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Interview: Les Allen talks about If That's What It Takes

Les Allen lives in Blockhouse Bay, Auckland. He has been married to Jenny for 41 years and has five children as well as five grandchildren. He has worked at a variety of law firms and since 1986 has been a partner in Gaze Burt, a medium-sized Auckland law firm.

A lifelong tennis tragic (these days just as a spectator), his interests include law, family, music, gardening (more from necessity than enjoyment), table tennis, reading and now writing books. Les talks to NZ Booklovers.

Tell us a little about If That’s What It Takes.

It's the intertwined story of three people. It starts with Sean McBride, an SAS soldier faced with an agonising choice as he watches from a helicopter far above an IRA funeral in the 1970s.

He moves to New Zealand under a false identity, becomes a private investigator and forms an unlikely alliance with a small-town lawyer, Jim Mansell and Jim's unconventional secretary Kelly Parker. They soon find themselves locked in conflict, first with a client and then with someone much closer to home. Then follows a battle with Jim's nemesis Ivan Franich, a wealthy businessman represented by a mega law firm with far more resources than Jim.

At times Jim is dragged through the courts, taking him out of his comfort zone as he is not a court lawyer. In desperation his unholy alliance sometimes has to resort to Sean's dirty tricks and sometimes to Kelly's lateral ideas. Meanwhile Sean has problems of his own as his past is slowly but surely catching up on him.

What inspired you to write this book?

I felt I had a story to tell. I had seen the best and the worst of human nature in the course of legal practice over 45 years and couldn’t see anything similar in any New Zealand books or movies. I also wanted to show what can happen behind the scenes in a law firm.

Television and movies don't give any idea of what it is like to work in law in New Zealand. They give the impression that every lawyer does court work, handling murder cases. The reality is that the majority of New Zealand lawyers do civil cases not criminal cases and even court lawyers complain that they aren't in court very often. Having said that, there is quite a bit of courtroom drama in If That's What it Takes as well.

What research was involved?

To write about the event set in Ireland I relied heavily on Irish newspapers from the time, as it was an actual historical event that shocked the world. Then I watched the old YouTube video of the IRA funeral, all vividly shot from the British Army helicopter overhead. I also read 8-9 non fiction books on the Troubles in Ireland in the 1970s.

As the book is mainly set in Northland a lawyer friend took me on a road trip, twice, to refamiliarise myself with that area.

A court lawyer friend checked any courtroom parts of the book for authenticity and a judge kindly checked any parts falling within his specialty area.

A barrister friend specialising in intellectual property checked the book, as one subplot involves a large company copying a welding machine invented by one of Jim's clients. I went on-site to watch and video one of my clients welding large metal pipes. I described the welding process in the book and ran the description past my client.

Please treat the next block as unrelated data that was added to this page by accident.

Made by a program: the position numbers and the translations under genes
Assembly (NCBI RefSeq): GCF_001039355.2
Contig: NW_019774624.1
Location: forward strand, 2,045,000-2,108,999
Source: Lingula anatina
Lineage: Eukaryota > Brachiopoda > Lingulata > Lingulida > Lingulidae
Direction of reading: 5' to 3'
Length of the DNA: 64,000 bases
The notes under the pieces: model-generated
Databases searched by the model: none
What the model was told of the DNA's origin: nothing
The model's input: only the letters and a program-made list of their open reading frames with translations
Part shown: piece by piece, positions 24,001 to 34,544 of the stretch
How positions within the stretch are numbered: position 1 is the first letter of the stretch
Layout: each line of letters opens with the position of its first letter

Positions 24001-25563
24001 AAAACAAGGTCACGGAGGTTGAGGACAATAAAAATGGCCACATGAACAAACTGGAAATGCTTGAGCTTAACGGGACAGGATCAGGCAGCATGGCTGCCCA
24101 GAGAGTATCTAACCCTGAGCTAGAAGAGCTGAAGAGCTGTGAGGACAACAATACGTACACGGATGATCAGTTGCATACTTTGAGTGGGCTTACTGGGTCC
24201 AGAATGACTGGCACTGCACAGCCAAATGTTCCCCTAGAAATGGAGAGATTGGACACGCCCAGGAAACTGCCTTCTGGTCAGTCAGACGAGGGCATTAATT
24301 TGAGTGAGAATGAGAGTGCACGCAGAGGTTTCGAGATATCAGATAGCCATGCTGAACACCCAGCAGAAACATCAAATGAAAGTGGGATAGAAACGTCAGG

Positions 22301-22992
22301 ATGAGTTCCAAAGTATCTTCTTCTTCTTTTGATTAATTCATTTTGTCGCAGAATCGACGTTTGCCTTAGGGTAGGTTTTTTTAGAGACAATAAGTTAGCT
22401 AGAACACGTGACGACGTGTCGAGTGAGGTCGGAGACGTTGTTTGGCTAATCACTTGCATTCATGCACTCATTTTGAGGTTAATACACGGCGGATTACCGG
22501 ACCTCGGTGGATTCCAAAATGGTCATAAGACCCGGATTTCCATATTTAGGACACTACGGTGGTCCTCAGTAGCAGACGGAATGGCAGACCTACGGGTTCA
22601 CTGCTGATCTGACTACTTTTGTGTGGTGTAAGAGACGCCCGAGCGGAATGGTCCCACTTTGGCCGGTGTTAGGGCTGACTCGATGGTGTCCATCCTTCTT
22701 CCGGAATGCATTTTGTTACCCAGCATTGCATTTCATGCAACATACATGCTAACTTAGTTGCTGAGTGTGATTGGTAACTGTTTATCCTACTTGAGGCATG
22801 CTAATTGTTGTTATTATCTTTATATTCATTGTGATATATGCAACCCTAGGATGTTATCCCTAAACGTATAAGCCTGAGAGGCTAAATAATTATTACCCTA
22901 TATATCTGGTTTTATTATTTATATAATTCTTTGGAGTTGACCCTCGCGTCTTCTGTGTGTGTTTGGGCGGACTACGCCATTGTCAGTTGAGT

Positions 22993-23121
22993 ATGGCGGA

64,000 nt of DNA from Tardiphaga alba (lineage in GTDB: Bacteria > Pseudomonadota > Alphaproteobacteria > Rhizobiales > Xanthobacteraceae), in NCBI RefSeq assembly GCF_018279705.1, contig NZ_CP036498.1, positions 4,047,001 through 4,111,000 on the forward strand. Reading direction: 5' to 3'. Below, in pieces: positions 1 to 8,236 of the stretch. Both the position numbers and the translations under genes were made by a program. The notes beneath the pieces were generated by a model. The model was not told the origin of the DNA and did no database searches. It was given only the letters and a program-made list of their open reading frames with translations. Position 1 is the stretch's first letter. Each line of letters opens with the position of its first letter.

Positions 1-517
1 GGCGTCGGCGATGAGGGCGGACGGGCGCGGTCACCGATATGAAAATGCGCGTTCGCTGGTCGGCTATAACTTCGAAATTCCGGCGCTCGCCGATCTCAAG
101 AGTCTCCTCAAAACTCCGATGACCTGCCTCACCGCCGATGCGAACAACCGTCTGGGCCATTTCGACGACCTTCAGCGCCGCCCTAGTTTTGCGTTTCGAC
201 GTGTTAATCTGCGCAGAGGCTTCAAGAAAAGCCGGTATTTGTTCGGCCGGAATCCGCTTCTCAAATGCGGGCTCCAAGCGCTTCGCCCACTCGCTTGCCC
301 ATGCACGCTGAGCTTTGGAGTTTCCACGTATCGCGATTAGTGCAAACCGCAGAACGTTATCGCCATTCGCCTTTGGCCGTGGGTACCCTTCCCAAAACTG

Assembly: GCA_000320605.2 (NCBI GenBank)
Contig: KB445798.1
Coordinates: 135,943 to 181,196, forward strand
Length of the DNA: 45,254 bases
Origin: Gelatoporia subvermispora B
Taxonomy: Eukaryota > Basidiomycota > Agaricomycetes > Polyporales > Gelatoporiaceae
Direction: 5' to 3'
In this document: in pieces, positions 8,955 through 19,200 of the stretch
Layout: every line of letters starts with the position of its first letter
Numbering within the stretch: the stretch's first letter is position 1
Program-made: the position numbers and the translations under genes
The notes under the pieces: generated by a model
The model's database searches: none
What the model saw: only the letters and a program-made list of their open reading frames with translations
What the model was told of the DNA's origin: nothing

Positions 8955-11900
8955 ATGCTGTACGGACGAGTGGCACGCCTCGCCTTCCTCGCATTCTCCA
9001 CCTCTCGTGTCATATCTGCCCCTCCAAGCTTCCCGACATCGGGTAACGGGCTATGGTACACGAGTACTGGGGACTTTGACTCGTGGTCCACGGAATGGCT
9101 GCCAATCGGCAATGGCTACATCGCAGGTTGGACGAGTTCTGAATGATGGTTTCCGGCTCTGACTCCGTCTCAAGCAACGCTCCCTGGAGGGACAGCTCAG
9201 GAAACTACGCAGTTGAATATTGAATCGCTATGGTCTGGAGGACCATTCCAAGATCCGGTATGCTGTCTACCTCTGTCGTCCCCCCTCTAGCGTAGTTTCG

I had to check many aspects of 1980s New Zealand culture, usually by the internet.

What was your routine or process when writing this book?

I was too tired to write at nights after concentrating for a whole day at work. Eventually I had to write during holidays and weekends. That wasn't much fun but I knew it was the only way that I would finish the book. I admire other authors who who put me to shame by rising at dawn to write their books.

Although I am a dinosaur who still can't touch-type despite a fruitless attempt to learn, I typed the entire manuscript. I ran it past my editor Barbara Unkovic plus friends and family, then did endless rewrites before I was satisfied.

If your book was made into a movie, who would you like to see playing the lead characters?

I suppose Colin Farrell could play Sean, Sam Neill could play Jim Mansell and Kate Winslet could play Kelly. I await their phone calls. Maybe Taika Waititi will want the film rights!

What did you enjoy the most about writing If That’s What It Takes NZ?

Dealing with old friends and new in the course of my research and our roadies around Northland. Also writing the dialogue. For some reason I enjoy writing dialogue set in heated conflict situations.

What did you do to celebrate finishing this book?

A book launch with friends, family and work colleagues in appreciation of their support.

What is the favourite book you have read so far this year and why?

The Other Hand by Chris Cleave. I have huge admiration for anyone who could develop fascinating characters in such an absorbing story, sometimes hilarious and sometimes intense.

What’s next on the agenda for you?

As people have enjoyed the characters in my first book, I am starting work on a prequel. (It worked for Star Wars!) The only trouble is that as I take forever to write a book, I'll need to start writing on weekends and holidays again. Still, if that's what it takes...


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